The dangers of sitting have become a hot topic in the health sphere in the past few years, with some critics going as far as to call sitting “the new smoking.” While dramatic, the statement isn’t wrong. With smoking out of the way as one of the most dangerous threats to public health, the sitting epidemic takes the lead.
A study published in September found that no matter how much you exercise, sitting for excessively long periods of time is a risk factor for early death. The longer the duration of periods of sitting, the greater damage to your cardiovascular health over time.
Not only will standing during the workday help you avoid the dangers of excessive sitting, but a new study finds evidence that standing might actually make you a better thinker.
The study, conducted by researchers at Tel Aviv University, found that standing enabled a quicker response to new information than sitting. To come to this conclusion, the researchers asked two groups of volunteers to complete a cognitive exercise called the Stroop test while either sitting or standing, respectively.
The Stroop test is based on the Stroop effect, which is the name used to describe the lag time our brains experience when attempting to process contradictory stimuli or information at once. You may have taken a Stroop test yourself at one point or another. In a Stroop test, you are presented with a list of colors spelled out, some printed in the corresponding color it names (the word ‘blue’ in blue ink), and some in a different color (the word ‘blue’ in red ink).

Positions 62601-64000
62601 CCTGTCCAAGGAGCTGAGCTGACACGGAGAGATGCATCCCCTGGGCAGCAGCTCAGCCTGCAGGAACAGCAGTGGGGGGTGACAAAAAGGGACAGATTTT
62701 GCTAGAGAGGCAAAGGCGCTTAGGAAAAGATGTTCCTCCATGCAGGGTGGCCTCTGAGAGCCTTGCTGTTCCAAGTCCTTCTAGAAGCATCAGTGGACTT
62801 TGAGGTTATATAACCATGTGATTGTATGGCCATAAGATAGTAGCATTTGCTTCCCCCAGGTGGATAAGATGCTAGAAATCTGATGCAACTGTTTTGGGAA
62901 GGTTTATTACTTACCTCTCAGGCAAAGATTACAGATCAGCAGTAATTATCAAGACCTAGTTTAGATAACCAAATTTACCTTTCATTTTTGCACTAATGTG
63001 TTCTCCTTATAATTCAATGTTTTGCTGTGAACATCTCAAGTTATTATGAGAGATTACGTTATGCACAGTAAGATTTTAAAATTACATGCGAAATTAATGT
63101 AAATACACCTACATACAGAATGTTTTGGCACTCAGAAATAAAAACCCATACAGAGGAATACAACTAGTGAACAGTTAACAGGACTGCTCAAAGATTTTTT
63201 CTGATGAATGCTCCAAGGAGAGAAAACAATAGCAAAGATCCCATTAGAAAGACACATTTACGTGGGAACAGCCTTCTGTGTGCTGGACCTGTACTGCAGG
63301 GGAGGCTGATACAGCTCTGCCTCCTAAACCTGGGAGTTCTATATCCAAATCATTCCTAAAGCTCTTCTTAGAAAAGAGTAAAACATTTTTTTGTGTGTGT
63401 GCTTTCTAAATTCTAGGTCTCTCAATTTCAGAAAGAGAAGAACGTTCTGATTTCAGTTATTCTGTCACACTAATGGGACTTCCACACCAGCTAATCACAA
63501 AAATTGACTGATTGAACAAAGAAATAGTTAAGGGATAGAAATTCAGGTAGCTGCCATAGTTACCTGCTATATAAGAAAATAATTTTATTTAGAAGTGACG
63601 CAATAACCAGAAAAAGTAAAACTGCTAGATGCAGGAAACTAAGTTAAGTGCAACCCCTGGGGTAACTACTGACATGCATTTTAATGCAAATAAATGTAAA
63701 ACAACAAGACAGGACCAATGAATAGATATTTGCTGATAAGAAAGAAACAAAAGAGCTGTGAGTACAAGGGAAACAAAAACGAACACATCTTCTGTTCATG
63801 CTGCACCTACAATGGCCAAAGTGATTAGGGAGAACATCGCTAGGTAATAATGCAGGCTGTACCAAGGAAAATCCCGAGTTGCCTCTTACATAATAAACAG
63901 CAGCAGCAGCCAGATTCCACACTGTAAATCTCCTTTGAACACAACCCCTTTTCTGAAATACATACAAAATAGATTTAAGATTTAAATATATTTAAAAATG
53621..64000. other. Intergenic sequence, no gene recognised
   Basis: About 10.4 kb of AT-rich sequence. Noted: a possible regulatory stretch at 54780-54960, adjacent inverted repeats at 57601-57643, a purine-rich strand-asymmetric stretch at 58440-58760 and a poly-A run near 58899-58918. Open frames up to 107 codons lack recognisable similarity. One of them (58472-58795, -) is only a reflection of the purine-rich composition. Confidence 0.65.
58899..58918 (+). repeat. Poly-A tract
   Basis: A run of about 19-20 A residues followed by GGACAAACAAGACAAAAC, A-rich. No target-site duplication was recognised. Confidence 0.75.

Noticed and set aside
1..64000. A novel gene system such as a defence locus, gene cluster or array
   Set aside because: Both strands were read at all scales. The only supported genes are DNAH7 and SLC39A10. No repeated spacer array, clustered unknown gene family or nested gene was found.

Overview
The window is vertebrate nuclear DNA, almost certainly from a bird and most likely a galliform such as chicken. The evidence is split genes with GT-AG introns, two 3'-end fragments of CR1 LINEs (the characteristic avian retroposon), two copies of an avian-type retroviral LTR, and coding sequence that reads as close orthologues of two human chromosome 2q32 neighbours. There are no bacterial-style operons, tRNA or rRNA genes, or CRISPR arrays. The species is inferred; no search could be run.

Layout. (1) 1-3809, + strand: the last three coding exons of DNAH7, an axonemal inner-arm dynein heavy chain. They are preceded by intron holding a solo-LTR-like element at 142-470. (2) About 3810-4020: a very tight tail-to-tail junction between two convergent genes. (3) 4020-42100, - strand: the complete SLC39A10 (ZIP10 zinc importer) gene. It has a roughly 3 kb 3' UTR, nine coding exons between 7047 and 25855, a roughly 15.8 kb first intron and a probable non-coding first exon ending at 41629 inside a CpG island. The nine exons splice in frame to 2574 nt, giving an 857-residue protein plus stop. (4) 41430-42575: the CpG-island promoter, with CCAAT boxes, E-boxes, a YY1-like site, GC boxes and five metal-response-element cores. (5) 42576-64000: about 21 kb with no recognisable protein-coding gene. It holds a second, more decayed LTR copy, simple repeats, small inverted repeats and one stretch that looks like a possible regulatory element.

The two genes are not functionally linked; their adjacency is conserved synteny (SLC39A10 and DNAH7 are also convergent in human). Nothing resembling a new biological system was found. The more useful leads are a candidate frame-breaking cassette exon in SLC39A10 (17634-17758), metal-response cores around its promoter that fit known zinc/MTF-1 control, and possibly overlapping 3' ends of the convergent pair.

The test measures how quickly you are able to identify the colors. When the colors of the ink are mismatched to the printed names, it takes us a little longer to identify each color than it does when word and ink match. The time difference between the two serves as a measure of our brain’s processing speed.
In the study, the researchers had one group of volunteers complete the Stroop test while sitting, and one group while standing. The difference in their performance would suggest whether we process information more quickly while sitting or standing.
The volunteers who took the Stroop test while standing outperformed the sitting group by a meaningful margin. The standing group showed Stroop test differences (the difference in response time between matched and mismatched colors) of 100 milliseconds, while the sitting group had differences of 120 milliseconds.
That may not sound like a significant difference. However, consider how many different stimuli and pieces of information your brain is confronted with throughout a typical workday. Now multiply that difference across all those instances. The cumulative difference standing makes in your processing power throughout the day is pretty staggering.
Why does standing help us think better? Previous studies have demonstrated that mild levels of manageable stress actually stimulate cognitive performance. It’s about balance – too much stress inhibits cognitive performance, while too little leaves us complacent, also inhibiting performance. A small amount of stress also increases attention, which is important for cognitive performance and critical thinking.
Standing puts you in that sweet spot. It requires just enough extra physical and cognitive effort to create a mild level of stress that will boost your processing power. The difference may not be dramatic, but if you’re looking for a way to sharpen your thinking and increase your focus throughout the workday, you should look into buying a height adjustable desk.